Rankine Intergral Equations For Ship Flows

From WikiWaves
Revision as of 17:36, 16 October 2009 by Meylan (Talk | contribs)

(diff) ← Older revision | Latest revision (diff) | Newer revision → (diff)
Jump to: navigation, search
Wave and Wave Body Interactions
Current Chapter Rankine Intergral Equations For Ship Flows
Next Chapter Panel Methods
Previous Chapter Solution of Wave-Body Flows, Green's Theorem




Rankine integral equations for ship flow problems with forward speed

  • The Green integral equation extends easily to flows past ships in calm water and in waves when the free surface condition is more complex than that of the [math]U=0\,[/math] frequency domain problem.
  • Neumann-Kelvin problem in time domain

Consider a vessel which starts from rest at [math] t=0\,[/math] and translates forward with constant velocity [math]U\,[/math] and also possibly oscillating with amplitudes [math]\xi_i(t)\,[/math] if ambient waves are present.

It was shown earlier that the simplest forward speed free surface condition for the forward problem takes the form:

[math] \begin{cases} \left( \frac{\partial}{\partial t} - U \frac{\partial}{\partial X} \right)^2 \phi + g \frac{\partial\phi}{\partial Z} = 0, \quad Z=0 \\ \frac{\partial\phi}{\partial n} = V, \quad \mbox{on} \ \bar{S}_B \end{cases} [/math]

Relative to the ship frame. The normal velocity [math] V\,[/math] on [math] \bar{S}_B\,[/math] can be of three forms:

[math] V(\vec{X}) = \begin{cases} U n_1, \quad t\gt0: \ \mbox{forward translation} \\ n_i \xi_i (t), \quad t\gt0: \ \mbox{radiation} \\ - \frac{\partial\phi_I}{\partial n}, \quad t\gt0: \ \mbox{diffraction} \end{cases} [/math]
  • More general free-surface conditions with space dependent coefficients arising from gradients of the double body flow exist and are described in the literature the steps in deriving the relevant integral equations are very similar to the ones that follows:
  • Wave Green functions that satisfy analytically the time-domain free surface condition stated above exist and are derived in W&L. Their evaluation is how ever time-consuming and they apply only to the Neumann-Kelvin formulation.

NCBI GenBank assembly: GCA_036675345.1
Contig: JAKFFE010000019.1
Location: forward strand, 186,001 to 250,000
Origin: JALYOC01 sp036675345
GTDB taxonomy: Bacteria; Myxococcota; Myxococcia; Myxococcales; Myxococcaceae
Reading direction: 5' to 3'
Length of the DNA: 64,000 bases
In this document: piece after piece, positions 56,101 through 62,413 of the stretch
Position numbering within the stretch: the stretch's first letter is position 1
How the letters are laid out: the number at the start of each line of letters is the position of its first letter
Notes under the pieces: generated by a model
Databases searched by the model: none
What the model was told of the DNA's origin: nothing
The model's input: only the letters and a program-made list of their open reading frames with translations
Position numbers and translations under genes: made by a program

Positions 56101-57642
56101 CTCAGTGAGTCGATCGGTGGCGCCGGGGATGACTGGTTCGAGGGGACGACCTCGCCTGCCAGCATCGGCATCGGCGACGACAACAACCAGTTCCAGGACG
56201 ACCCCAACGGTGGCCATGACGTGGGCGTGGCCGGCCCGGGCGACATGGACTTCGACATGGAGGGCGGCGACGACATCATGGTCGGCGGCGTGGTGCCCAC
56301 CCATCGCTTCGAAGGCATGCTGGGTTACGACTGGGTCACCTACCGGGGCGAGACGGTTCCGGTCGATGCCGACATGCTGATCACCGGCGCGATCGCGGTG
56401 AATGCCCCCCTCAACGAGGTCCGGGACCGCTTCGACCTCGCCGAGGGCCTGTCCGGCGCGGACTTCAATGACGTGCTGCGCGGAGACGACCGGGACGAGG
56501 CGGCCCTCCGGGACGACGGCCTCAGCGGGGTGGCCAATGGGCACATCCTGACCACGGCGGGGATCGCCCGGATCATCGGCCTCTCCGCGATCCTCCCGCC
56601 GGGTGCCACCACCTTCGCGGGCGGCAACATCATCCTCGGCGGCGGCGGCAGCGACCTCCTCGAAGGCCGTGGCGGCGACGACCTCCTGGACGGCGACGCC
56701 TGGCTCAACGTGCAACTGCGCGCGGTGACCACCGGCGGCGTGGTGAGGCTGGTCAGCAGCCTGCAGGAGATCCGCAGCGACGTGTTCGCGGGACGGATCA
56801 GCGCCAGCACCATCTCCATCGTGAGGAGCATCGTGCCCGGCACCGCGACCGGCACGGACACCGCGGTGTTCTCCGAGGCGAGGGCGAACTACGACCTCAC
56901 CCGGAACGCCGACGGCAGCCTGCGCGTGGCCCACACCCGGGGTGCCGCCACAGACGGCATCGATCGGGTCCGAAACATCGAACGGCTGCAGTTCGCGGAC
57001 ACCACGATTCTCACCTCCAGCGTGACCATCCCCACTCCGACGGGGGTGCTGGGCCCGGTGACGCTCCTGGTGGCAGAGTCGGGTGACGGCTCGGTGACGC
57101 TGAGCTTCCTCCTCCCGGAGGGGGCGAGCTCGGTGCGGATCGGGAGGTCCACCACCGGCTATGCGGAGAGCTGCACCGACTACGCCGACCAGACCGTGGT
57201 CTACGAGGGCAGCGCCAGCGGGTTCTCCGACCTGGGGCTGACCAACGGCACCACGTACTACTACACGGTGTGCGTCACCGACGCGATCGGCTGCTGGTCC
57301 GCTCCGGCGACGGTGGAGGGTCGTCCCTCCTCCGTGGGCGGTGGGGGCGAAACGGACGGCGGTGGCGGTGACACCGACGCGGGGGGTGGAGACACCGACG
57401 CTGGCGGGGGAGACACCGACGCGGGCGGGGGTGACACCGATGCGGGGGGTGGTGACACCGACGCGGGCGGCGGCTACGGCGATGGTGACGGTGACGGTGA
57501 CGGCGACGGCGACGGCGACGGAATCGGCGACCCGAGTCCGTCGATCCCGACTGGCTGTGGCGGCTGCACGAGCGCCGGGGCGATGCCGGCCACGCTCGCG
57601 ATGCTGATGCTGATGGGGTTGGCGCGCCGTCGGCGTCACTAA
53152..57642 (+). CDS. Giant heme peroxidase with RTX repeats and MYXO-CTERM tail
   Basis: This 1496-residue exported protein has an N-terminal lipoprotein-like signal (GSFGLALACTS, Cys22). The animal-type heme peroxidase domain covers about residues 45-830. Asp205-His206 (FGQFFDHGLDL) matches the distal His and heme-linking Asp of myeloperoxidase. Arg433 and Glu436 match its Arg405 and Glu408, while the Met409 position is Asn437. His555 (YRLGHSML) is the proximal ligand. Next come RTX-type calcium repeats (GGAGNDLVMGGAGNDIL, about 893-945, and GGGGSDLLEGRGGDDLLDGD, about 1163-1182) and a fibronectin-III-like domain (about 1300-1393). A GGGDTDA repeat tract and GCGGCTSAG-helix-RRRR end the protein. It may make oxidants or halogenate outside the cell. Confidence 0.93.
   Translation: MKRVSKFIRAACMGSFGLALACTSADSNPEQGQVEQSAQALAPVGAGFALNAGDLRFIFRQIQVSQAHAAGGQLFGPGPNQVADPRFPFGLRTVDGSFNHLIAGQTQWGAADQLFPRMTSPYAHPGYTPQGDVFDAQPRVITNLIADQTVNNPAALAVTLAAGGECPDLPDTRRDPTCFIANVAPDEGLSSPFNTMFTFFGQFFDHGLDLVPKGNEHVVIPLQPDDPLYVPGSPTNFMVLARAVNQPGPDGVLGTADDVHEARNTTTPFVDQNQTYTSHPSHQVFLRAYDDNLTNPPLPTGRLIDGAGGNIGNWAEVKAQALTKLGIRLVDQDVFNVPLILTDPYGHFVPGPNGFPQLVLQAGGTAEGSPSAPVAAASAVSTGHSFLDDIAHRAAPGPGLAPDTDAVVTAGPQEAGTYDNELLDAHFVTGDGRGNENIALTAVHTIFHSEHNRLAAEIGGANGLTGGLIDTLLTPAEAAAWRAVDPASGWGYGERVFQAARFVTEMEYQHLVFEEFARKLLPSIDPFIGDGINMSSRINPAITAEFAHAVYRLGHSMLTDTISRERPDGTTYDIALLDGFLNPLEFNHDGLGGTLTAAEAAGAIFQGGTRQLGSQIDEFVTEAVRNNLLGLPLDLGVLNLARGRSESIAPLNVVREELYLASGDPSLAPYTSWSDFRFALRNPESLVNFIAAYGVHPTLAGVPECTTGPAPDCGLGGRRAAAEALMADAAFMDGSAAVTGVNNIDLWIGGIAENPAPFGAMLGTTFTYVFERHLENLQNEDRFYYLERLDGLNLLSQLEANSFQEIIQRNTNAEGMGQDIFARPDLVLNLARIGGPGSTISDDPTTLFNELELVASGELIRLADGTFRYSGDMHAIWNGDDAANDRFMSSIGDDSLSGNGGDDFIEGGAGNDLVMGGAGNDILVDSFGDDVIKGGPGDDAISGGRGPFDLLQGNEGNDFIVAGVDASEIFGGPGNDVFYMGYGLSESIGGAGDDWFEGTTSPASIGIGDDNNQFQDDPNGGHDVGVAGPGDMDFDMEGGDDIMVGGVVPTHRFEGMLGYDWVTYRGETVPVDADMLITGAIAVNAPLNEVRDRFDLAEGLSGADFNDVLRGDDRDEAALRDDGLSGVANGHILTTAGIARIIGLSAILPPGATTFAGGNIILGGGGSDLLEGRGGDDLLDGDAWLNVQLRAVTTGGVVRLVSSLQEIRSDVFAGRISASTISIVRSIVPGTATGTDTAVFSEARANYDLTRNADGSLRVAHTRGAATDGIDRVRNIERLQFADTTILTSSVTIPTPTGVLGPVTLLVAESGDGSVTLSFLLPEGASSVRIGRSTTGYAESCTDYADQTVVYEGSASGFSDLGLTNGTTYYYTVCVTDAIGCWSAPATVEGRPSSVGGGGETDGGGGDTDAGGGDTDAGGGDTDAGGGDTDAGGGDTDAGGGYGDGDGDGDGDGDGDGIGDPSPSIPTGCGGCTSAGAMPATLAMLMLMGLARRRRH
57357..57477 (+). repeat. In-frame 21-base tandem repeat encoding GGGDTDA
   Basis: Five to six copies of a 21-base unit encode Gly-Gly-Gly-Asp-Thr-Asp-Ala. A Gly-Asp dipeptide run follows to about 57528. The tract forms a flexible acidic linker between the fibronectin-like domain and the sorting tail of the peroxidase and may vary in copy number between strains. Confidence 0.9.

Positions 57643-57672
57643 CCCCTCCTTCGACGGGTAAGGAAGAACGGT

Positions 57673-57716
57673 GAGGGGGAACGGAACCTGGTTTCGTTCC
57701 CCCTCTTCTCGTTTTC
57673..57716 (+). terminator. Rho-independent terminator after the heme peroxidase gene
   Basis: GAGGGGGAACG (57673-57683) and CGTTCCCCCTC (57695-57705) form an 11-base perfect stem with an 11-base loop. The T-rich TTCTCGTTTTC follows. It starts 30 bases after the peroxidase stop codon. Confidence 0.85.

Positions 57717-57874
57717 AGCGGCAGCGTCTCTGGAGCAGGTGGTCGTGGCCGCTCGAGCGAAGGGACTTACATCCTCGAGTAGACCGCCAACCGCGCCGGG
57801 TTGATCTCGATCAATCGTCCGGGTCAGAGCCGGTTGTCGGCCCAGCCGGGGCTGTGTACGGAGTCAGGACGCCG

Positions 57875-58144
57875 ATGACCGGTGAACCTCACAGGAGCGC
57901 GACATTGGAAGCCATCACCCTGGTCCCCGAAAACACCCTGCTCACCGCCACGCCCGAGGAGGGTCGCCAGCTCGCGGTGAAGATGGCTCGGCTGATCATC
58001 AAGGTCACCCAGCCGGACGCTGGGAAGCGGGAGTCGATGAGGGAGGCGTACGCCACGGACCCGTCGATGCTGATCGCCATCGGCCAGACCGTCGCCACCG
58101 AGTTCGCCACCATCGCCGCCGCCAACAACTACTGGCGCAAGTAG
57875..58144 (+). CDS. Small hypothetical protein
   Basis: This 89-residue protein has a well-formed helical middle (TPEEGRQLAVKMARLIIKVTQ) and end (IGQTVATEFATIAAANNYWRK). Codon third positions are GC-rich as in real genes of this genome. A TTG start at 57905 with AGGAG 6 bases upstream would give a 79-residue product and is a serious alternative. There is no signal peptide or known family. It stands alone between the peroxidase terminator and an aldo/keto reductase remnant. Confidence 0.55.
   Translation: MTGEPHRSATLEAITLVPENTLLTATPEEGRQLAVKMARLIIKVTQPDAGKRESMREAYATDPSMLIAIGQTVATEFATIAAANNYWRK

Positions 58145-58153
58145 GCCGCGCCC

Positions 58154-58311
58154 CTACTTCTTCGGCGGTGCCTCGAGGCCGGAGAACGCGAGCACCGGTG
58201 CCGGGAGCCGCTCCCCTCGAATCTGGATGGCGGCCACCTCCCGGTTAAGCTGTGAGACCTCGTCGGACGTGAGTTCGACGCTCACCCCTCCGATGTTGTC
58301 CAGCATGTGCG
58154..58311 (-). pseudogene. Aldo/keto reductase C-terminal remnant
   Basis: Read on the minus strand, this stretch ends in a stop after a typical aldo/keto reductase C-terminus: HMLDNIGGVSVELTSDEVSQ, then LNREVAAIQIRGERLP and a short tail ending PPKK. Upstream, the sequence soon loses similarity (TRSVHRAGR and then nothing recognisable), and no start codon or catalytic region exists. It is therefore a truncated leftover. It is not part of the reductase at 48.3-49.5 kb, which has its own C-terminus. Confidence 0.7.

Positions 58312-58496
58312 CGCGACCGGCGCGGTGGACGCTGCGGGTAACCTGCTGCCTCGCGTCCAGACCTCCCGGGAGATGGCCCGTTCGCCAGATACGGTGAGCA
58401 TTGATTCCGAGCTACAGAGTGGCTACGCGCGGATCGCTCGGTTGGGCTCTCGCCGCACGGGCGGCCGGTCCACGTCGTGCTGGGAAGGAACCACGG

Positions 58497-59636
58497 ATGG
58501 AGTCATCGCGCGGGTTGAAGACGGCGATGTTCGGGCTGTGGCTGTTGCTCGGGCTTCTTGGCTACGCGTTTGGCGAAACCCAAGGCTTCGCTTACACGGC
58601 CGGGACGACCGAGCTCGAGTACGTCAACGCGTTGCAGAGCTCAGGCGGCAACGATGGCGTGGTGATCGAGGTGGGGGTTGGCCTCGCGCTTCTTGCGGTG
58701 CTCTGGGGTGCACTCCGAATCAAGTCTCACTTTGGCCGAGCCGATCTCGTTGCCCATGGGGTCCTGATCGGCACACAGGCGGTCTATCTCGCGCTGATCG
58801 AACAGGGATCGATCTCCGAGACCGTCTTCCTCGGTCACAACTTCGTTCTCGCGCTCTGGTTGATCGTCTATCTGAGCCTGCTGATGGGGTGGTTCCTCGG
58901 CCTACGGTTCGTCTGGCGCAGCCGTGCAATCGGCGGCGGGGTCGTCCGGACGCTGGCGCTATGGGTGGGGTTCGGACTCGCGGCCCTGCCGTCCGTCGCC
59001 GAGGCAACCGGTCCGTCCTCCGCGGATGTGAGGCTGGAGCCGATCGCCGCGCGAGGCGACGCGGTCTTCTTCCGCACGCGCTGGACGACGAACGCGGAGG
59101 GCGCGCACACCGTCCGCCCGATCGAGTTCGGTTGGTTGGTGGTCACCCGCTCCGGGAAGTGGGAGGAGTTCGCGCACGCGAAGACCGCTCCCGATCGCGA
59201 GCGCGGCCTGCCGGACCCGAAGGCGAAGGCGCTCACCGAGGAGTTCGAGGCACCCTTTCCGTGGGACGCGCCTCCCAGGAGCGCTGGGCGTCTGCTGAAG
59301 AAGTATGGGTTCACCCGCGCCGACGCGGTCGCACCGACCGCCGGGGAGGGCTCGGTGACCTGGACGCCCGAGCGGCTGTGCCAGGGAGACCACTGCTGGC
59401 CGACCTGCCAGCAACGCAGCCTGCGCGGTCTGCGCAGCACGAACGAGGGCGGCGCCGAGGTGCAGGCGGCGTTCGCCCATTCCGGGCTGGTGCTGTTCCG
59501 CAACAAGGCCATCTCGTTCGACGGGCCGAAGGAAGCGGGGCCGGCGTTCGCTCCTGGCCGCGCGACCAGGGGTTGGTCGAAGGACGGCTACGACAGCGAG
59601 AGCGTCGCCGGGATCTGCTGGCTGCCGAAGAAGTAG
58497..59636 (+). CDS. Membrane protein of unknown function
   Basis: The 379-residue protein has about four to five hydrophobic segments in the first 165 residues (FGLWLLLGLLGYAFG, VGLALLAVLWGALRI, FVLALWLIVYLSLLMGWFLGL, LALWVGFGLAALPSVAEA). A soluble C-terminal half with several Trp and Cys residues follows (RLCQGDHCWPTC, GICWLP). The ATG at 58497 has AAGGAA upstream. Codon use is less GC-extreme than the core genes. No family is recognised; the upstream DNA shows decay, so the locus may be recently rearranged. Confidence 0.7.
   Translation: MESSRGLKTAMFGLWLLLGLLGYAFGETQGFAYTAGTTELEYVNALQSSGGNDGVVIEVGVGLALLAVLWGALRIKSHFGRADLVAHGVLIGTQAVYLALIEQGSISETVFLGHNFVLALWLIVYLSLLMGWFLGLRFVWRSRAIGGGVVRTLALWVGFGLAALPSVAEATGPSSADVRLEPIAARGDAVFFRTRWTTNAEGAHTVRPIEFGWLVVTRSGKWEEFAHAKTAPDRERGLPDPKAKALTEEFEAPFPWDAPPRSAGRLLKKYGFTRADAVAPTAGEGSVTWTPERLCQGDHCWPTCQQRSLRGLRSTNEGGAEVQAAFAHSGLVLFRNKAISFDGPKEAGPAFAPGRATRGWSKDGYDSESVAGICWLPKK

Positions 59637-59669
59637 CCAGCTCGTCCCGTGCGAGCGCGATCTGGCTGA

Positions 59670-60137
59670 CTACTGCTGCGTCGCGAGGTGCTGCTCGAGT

• Proceeding with the derivation of the Green integral equation as above and using the Rankine source as the Green function:
[math] \phi_2(\vec{X}) = - \frac{1}{4\pi} \left| \vec{X} - \vec{\xi} \right|^{-1} \equiv G(\vec{X};\vec{\xi}) \, [/math]

We obtain:

[math] \frac{1}{2} \phi (\vec{\xi}) + \iint_{S_B} \phi(\vec{X}) \frac{\partial G(\vec{X};\vec{\xi})}{\partial n_X} \mathrm{d}S_X + \iint_{S_F(Z=0)} \left[ \phi( \vec{X} \frac{\partial G}{\partial Z} (\vec{X}; \vec{\xi}) - G(\vec{X};\vec{\xi}) \frac{\partial\phi}{\partial Z} \right] \mathrm{d}X \mathrm{d}Y [/math]
[math] = \iint_{S_B} G(\vec{X};\vec{\xi}) B(\vec{X}) \mathrm{d} S_X \, [/math]
  • Note that the integral over the free surface (Z=0) does not vanish since we have not use the relevant wave Green function.
  • Otherwise the remaining integral over [math] S_B\,[/math] retains its form. The integral over [math] S_\infty\,[/math] can be shown to vanish. The proof if non-trivial and may be found in references.

Over [math] Z=0\,[/math], it follows from the free-surface condition:

[math] \frac{\partial\phi}{\partial Z} = - \frac{1}{g} \left( \frac{\partial}{\partial t} - U \frac{\partial}{\partial X} \right) ^2 \phi, \quad Z=0 [/math]

Upon substitution, the second integral over [math] S_F\,[/math] becomes:

[math] I_F = \iint_{Z=0} \left[ \phi(\vec{X}) \frac{\partial G(\vec{G};\vec{\xi})}{\partial Z} + \frac{1}{g} G(\vec{X};\vec{\xi}) \left( \frac{\partial}{\partial t} - U \frac{\partial}{\partial X} \right)^2 \phi(\vec{X}) \right] \mathrm{d}S [/math]

It follows that over [math] Z=0\,[/math], only values and tangential gradients of [math]\phi(\vec{X})\,[/math] are now present leading to an integro-differential equation:

[math] \frac{1}{2} \phi(\vec{\xi}) + \iint_{S_B} \phi(\vec{X}) \frac{\partial G(\vec{X};\vec{\xi})}{\partial n_X} \mathrm{d}S_X [/math]
[math] + \iint_{S_F(Z=0)} \left[ \phi(\vec{X}) \frac{\partial G(\vec{X};{\vec{\xi}})}{\partial Z} + \frac{1}{g} G(\vec{X};\vec{\xi}) \left( \frac{\partial}{\partial t}- U \frac{\partial}{\partial X} \right)^2 \phi(\vec{X}) \right] \mathrm{d}X \mathrm{d}Y = \iint_{S_B} V(\vec{X}) G(\vec{X};\vec{\xi}) \mathrm{d}S_X \, [/math]
  • Unknown is [math]\phi(\vec{X})\,[/math] over [math]S_B\,[/math] & [math]S_F\,[/math]. Its X-derivatives may be approximated by carefully selected numerical differentiation schemes forming a core part of Rankine panel methods, discussed below.
  • The integral over the infinite free surface [math]S_F (Z=0) \,[/math] is truncated at some finite distance from the ship as drawn below
  • A domain denoted by the shaded area is also introduced defined as the "beach". This is located as the outer boundary of [math] S_F\,[/math] and selected so that over its surface the following free surface condition is enforced:
[math] \left( \frac{\partial}{\partial t} - U \frac{\partial}{\partial X} \right)^2 \phi + g \frac{\partial\phi}{\partial Z} + 2 V \left( \frac{\partial}{\partial t} - U \frac{\partial}{\partial X} \right) \phi + V^2 \phi = 0, \quad Z=0 [/math]
  • This condition differs from the Neumann-Kelvin condition by the addition of the terms that are multiplied by the dissipative parameter [math] V(\vec{X})\,[/math] which varies from [math] V=0\,[/math] at the inner boundary to a finite value at the outer boundary of the beach.
  • It can be shown that converting from the time to the frequency domain via [math] \frac{\partial}{\partial t} \to i\omega, V \, [/math] is the familiar Rayleigh viscosity that plays a key role in the enforcement of the radiation conditions (See W&L).


Ocean Wave Interaction with Ships and Offshore Energy Systems